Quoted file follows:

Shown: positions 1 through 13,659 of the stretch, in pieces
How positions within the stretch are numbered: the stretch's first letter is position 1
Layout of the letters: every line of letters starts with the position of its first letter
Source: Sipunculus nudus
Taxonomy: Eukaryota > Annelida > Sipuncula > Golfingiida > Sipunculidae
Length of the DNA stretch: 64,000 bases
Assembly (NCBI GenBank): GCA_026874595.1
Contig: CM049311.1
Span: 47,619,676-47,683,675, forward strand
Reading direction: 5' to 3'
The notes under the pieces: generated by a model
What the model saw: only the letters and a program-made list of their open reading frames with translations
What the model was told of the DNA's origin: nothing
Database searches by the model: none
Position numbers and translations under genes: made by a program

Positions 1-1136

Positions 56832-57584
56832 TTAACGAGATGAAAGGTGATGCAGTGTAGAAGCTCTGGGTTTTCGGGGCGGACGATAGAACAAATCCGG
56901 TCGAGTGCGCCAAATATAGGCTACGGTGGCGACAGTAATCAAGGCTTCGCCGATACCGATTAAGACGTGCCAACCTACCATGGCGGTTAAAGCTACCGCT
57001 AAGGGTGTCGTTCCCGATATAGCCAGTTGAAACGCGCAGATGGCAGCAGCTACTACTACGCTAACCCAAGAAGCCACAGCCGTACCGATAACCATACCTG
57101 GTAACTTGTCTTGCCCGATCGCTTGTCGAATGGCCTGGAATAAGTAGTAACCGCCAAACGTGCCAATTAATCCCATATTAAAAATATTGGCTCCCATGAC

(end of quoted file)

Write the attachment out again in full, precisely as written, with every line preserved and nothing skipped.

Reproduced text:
Shown: positions 1 through 13,659 of the stretch, in pieces
How positions within the stretch are numbered: the stretch's first letter is position 1
Layout of the letters: every line of letters starts with the position of its first letter
Source: Sipunculus nudus
Taxonomy: Eukaryota > Annelida > Sipuncula > Golfingiida > Sipunculidae
Length of the DNA stretch: 64,000 bases
Assembly (NCBI GenBank): GCA_026874595.1
Contig: CM049311.1
Span: 47,619,676-47,683,675, forward strand
Reading direction: 5' to 3'
The notes under the pieces: generated by a model
What the model saw: only the letters and a program-made list of their open reading frames with translations
What the model was told of the DNA's origin: nothing
Database searches by the model: none
Position numbers and translations under genes: made by a program

Positions 1-1136

Positions 56832-57584
56832 TTAACGAGATGAAAGGTGATGCAGTGTAGAAGCTCTGGGTTTTCGGGGCGGACGATAGAACAAATCCGG
56901 TCGAGTGCGCCAAATATAGGCTACGGTGGCGACAGTAATCAAGGCTTCGCCGATACCGATTAAGACGTGCCAACCTACCATGGCGGTTAAAGCTACCGCT
57001 AAGGGTGTCGTTCCCGATATAGCCAGTTGAAACGCGCAGATGGCAGCAGCTACTACTACGCTAACCCAAGAAGCCACAGCCGTACCGATAACCATACCTG
57101 GTAACTTGTCTTGCCCGATCGCTTGTCGAATGGCCTGGAATAAGTAGTAACCGCCAAACGTGCCAATTAATCCCATATTAAAAATATTGGCTCCCATGAC